A double-blind, placebo-controlled study enrolled 40 men with difficulty achieving or maintaining an erection who also had low measured levels of dehydroepiandrosterone (DHEA).1 The results showed that DHEA at a dose of 50 mg daily improved sexual performance; however, the authors failed to provide a statistical analysis of the results, making the meaningfulness of this study impossible to determine.
Severe zinc deficiency is known to negatively affect sexual function. Since marginal zinc deficiency is relatively common, it is logical to suppose that supplementation with zinc may be helpful for some men. However, this hypothesis has only been studied in men receiving kidney dialysis.16,17 The results were promising.
The herb Butea superba has shown some promise for erectile dysfunction, according to a 3-month randomized, double-blind study performed in Thailand.24
Based on exceedingly preliminary evidence, the herb maca ( Lepidium meyenii) has been advertised as "herbal Viagra." In one study in rats, use of maca enhanced male sexual function.33 There is one published human trial as well. In this small, 12-week, double-blind, placebo-controlled study, use of maca at 1,500 mg or 3,000 mg increased male libido.34 While this was an interesting finding, the study did not report benefits in male sexual function—just in desire. Since loss of sexual function is a more common problem in men than loss of sexual desire, these results do not justify the herbal Viagra claim. Contrary to some reports, maca does not appear to affect testosterone levels.19
Many other herbs are also reputed to improve sexual function in men , including ashwagandha, Avena sativa (oat straw), catuaba, cordyceps, damiana, diindolylmethane (DIM), eleutherococcus (so-called “Siberian ginseng”), L-citrulline, Macuna pruriens, molybdenum, muira puama (potency wood), pygeum, Polypodium vulgare, Rhodiola rosea, saw palmetto, schisandra, suma, traditional Chinese herbal medicine, and Tribulus terrestris. However, there is as yet no real evidence that they offer any benefits.
Numerous case reports and uncontrolled studies had indicated that the herb Ginkgo biloba offers dramatic benefits for male (and female) sexual problems caused by antidepressants.3-8 However, as always, double-blind, placebo-controlled studies are necessary to truly establish efficacy. (For the reasons why, see Why Does This Database Rely on Double-blind Studies?) When studies of this type were performed, it became clear that people had been misled about ginkgo’s efficacy by the power of suggestion: ginkgo failed to improve sexual function to any greater extent than placebo.20,27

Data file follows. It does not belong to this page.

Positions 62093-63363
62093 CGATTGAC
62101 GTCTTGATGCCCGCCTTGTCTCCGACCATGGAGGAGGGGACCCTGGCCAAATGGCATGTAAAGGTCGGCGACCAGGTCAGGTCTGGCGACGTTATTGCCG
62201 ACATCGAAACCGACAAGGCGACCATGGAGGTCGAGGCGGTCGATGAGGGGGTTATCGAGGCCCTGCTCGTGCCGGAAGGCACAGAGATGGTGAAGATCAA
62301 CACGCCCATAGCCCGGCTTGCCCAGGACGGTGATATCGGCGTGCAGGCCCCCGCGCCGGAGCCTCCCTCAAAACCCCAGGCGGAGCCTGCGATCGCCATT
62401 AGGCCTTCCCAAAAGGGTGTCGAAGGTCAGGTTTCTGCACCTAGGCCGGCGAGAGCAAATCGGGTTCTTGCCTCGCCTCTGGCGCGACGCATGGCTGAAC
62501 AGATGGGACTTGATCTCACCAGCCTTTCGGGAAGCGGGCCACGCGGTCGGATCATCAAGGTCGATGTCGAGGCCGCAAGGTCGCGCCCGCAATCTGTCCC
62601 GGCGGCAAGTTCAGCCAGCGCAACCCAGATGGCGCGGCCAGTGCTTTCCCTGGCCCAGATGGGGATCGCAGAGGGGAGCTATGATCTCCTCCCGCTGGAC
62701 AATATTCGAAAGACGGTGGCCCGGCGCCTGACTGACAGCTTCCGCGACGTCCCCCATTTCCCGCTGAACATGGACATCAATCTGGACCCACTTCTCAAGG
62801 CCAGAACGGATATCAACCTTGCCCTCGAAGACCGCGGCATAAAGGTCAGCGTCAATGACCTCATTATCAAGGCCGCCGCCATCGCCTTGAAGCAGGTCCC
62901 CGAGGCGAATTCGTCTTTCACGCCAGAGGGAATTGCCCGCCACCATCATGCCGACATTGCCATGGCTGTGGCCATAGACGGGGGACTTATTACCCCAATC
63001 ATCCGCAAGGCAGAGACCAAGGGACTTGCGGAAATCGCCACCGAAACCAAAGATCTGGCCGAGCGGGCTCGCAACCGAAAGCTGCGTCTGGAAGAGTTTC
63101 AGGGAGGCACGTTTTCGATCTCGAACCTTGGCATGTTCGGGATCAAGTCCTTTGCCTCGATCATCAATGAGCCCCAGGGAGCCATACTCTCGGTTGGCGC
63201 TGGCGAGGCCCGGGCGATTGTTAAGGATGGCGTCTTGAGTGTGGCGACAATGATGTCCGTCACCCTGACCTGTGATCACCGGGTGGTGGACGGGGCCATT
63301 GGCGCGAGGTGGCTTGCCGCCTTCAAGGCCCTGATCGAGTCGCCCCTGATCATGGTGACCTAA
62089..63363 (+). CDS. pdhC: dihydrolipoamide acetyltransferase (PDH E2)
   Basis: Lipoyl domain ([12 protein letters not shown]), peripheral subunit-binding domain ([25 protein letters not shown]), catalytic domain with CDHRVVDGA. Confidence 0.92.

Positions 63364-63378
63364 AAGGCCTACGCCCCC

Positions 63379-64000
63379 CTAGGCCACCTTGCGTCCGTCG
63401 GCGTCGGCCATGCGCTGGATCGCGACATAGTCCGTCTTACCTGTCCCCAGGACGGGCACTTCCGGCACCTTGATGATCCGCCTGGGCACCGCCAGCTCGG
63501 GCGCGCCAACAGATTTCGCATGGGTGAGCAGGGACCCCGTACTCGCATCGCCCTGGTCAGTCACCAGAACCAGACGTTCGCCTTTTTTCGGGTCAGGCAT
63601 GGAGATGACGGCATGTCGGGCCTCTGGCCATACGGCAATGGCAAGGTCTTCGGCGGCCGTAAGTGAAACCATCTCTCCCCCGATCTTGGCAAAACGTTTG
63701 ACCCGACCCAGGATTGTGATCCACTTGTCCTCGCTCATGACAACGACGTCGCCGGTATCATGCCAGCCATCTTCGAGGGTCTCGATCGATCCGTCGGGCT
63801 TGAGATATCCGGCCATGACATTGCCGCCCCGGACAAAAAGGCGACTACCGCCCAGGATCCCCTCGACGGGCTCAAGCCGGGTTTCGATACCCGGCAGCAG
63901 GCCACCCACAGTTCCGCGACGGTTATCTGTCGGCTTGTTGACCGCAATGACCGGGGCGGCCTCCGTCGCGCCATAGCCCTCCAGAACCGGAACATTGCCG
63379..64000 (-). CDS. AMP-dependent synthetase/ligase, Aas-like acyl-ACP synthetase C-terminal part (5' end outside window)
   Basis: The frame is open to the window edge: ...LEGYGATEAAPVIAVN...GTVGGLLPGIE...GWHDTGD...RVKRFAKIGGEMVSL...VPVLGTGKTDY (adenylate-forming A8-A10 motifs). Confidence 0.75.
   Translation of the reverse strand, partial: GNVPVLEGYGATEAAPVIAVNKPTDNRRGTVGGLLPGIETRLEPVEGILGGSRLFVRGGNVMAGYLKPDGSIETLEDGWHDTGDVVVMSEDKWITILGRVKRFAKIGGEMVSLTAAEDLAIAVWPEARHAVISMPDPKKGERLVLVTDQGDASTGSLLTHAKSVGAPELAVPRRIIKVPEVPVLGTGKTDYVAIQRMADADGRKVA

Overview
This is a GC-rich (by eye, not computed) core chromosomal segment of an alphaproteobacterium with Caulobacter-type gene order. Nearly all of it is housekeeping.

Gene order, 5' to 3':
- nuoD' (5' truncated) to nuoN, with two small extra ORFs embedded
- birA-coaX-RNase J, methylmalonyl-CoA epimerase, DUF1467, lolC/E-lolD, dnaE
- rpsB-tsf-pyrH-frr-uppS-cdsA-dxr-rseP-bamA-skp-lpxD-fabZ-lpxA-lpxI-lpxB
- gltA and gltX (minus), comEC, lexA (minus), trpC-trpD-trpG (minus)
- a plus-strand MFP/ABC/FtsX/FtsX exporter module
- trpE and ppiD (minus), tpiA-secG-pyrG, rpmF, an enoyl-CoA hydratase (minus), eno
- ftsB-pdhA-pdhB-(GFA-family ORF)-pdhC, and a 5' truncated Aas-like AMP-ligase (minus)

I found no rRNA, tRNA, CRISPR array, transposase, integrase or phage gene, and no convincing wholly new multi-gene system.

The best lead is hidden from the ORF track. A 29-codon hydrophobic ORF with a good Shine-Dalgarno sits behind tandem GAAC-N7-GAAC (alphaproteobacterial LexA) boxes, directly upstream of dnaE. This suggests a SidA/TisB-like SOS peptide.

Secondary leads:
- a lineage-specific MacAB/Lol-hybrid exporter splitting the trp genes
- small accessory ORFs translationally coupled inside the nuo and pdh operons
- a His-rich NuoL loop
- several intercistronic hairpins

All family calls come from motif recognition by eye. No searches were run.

In a small single-blind study, acupuncture proved superior to fake acupuncture for treatment of erectile dysfunction.28 However, because the treating practitioners administrating the control treatment were aware that they were providing sham acupuncture, it is quite likely that they unconsciously communicated lack of confidence as they provided it; this is an inherent limitation of single-blind studies.
Herbs and Supplements to Use Only With Caution
The US Food and Drug Administration (FDA) warned consumers not to purchase or consume a several brands of dietary supplements after samples were found adulterated with the prescription drug tadalafil (Cialis), an analogue of sildenafil (Viagra). The products named in the warning are SIGRA, STAMINA Rx, STAMINA Rx for Women, Y-Y, Spontane ES, and Uroprin (all manufactured by NVE, Inc., and distributed by Hi-Tech). For more information, see the http://www.fda.gov/bbs/topics/ANSWERS/2003/ANS01235.html on this subject.
The herb yohimbe is the source of the drug yohimbine, which has been shown to be modestly better than placebo for impotence. However, due to many drug interactions and other risks, we do not recommend using yohimbine except under the supervision of a physician. Because there is no agency regulating herbal product quality and labeling, the herb yohimbe presents even more risks, such as unpredictable yohimbine content.
Soy or soy isoflavones,21 as well as the herb licorice,10 may reduce testosterone levels in men. For this reason, men with impotence, infertility, or decreased libido may want to avoid these natural products.
One report claims that both tea tree oil and lavender oil have estrogenic (estrogen-like) and antiandrogenic (testosterone-blocking) effects.35 If this were true, men with erectile dysfunction would be advised to avoid use of these herbs. However, a literature search failed to find any other published reports that corroborate this claim.
The supplement androstenedione, often taken for male sexual dysfunction in the belief that it increases testosterone levels, actually appears to increase estrogen levels in men, and might therefore increase problems with erectile function.
A small study involving 21 men with erectile dysfunction found that those who took pine bark extract (120 mg/day for 3 months) experienced an improvement in their symptoms compared to placebo.39
References[ + ]
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Last reviewed December 2015 by EBSCO CAM Review Board
Last Updated: 12/15/2015